Under U.S. law, if animals suffer at the hands of their owners, the only way their case can be taken to court is if a public prosecutor decides to bring a criminal case over violation of a cruelty law.

"Well, some prosecutors aren't interested in animal cases," Sullivan said. "Some prosecutors just don't have the resources. And most of the time prosecutors don't have any idea of what's going on."

Which is what happened in Justice’s case, she said. His former owner, Vercher, pleaded guilty and was allowed to provide compensation for the suffering the horse endured while in her care, but the medical bills for the rest of Justice’s life, most a direct result of his neglect, were left in the hands of the rescue organization that took him in, according to the lawsuit.

ABC News reached out to Vercher's attorney for comment, and we will update this story when we hear back.

Vercher previously told ABC News that when she put him up for adoption, she fully disclosed his injuries and conditions.

"I took a plea deal," Vercher told ABC News May 2, adding that she paid for the horse's care as part of her plea.

She went on to say, "It's outrageous," after being informed about the lawsuit filed against her.

But if Justice’s suit is successful, Sullivan said, perhaps the burden wouldn’t rest only on the already overworked public prosecutors. It could allow civil lawyers or animal welfare organizations to sue on other animals’ behalf.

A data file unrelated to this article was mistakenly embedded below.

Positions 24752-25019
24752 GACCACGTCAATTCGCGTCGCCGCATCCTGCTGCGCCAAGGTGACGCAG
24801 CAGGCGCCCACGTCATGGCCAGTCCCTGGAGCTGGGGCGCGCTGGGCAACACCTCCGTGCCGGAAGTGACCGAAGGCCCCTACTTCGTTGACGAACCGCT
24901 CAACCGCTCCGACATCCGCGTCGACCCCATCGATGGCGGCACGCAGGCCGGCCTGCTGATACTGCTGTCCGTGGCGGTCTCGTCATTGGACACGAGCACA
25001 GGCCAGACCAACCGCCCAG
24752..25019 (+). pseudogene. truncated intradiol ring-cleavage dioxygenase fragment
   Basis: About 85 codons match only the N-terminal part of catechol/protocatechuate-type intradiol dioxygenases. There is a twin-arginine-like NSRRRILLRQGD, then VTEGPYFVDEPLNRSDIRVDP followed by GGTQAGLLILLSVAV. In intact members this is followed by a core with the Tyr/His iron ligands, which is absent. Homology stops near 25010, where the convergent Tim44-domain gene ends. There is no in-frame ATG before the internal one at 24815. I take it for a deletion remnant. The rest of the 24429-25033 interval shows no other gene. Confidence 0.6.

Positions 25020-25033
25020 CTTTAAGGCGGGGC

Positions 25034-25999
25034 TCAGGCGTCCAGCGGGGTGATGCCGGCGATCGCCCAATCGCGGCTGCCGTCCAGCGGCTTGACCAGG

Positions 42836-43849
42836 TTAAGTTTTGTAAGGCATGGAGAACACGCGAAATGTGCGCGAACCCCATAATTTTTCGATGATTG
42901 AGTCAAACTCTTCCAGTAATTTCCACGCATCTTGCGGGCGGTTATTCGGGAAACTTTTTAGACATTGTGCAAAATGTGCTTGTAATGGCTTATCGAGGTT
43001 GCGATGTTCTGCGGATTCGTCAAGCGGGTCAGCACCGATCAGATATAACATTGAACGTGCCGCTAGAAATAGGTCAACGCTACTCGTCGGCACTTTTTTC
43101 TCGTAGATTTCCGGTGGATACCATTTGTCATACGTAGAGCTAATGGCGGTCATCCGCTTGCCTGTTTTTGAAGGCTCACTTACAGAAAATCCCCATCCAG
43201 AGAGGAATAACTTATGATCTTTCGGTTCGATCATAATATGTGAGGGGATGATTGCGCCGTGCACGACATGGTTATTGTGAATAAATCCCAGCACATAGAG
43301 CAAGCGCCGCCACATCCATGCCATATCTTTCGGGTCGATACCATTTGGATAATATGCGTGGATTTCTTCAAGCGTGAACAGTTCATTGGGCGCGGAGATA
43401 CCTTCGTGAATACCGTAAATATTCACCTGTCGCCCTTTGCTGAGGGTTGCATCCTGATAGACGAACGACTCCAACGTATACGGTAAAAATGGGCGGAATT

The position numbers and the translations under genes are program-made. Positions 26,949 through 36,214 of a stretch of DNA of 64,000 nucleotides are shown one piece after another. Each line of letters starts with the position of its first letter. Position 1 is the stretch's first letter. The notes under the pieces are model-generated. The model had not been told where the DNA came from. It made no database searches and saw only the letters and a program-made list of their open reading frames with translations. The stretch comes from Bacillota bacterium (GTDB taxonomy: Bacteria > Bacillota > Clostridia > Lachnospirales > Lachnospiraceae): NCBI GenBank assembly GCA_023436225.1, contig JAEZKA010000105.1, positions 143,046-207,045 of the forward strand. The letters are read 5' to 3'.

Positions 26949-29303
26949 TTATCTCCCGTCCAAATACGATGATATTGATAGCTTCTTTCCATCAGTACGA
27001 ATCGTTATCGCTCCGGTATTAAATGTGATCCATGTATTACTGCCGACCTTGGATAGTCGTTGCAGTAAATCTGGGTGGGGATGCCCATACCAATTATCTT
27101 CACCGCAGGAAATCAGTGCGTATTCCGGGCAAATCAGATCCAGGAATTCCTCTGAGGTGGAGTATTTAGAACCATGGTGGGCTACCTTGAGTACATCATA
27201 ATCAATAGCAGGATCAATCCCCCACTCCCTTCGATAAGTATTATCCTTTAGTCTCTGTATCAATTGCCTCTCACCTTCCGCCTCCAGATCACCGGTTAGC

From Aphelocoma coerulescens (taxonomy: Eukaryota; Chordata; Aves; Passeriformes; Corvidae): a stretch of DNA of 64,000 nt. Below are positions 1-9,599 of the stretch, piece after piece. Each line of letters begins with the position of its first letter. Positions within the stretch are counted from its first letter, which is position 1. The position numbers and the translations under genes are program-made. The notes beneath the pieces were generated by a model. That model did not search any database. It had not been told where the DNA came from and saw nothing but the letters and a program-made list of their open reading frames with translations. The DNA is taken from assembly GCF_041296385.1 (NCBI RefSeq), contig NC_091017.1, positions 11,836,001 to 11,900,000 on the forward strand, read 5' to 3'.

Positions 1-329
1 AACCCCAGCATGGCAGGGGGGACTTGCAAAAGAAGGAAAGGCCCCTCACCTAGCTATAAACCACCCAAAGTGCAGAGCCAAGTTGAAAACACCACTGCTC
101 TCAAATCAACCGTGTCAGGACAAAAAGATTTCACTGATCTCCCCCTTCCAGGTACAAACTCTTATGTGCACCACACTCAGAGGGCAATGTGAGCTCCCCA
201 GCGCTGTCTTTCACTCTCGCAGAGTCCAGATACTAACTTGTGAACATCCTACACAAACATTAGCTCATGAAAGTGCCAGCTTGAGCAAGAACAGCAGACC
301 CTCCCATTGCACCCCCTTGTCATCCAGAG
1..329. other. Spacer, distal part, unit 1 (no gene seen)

Cupp warned that that could clog up America’s legal system with a deluge of cases, where "billions of animals would suddenly become potential plaintiffs."

He said he believed the legal system did indeed need to fix its gaps when it came to animals, but giving them legal personhood may force changes we are not prepared for.

"We can either tear down all the barriers between humans and animals and treat them as morally equivalent or fix them through better legislation and train judges to be thoughtful," he said. "I believe we've got to use our heads as well as our hearts to try to make things better but not to let emotions make us do something that’ll have unforeseen consequences."

Other legal experts, however, said such fears were usually unfounded, calling it the "slippery slope" argument, which is a small, insignificant change that will begin a chain of events that will result in a much larger change.

"Slippery slope arguments are typically used when defendants don't really have a strong argument in their immediate case at hand," Chris Green, the executive director of Harvard Law School’s Animal Law & Policy Program, told ABC News.

"They usually are just fearmongering. Throughout history, different classes of beings have been prevented from doing something by entrenched interests warning that it would end up bankrupting America, flooding the courts, or leading to social turmoil. These include women being able to vote, Asians being allowed to serve on juries, and people of different races or similar genders being allowed to marry one other. Opponents say that if you allow this social progress, it's going to cause all this other harm down the road. But it very rarely ends up happening."

As for Justice, he now spends his days on a pasture, learning to bond with humans and play with other horses, blissfully unaware of the debate swirling around him. Kim Mosiman, executive director of Sound Equine Options, the rescue organization that has taken him in, said he's called the "happy curmudgeon" because of how much he loves to be scratched by people but also act cranky. Despite some liver damage, and the damage to his genitals, after a good long while, Justice, Mosiman says, is "pretty happy."

This report was featured in the May 2, 2018, episode of ABC News' daily news podcast "Start Here."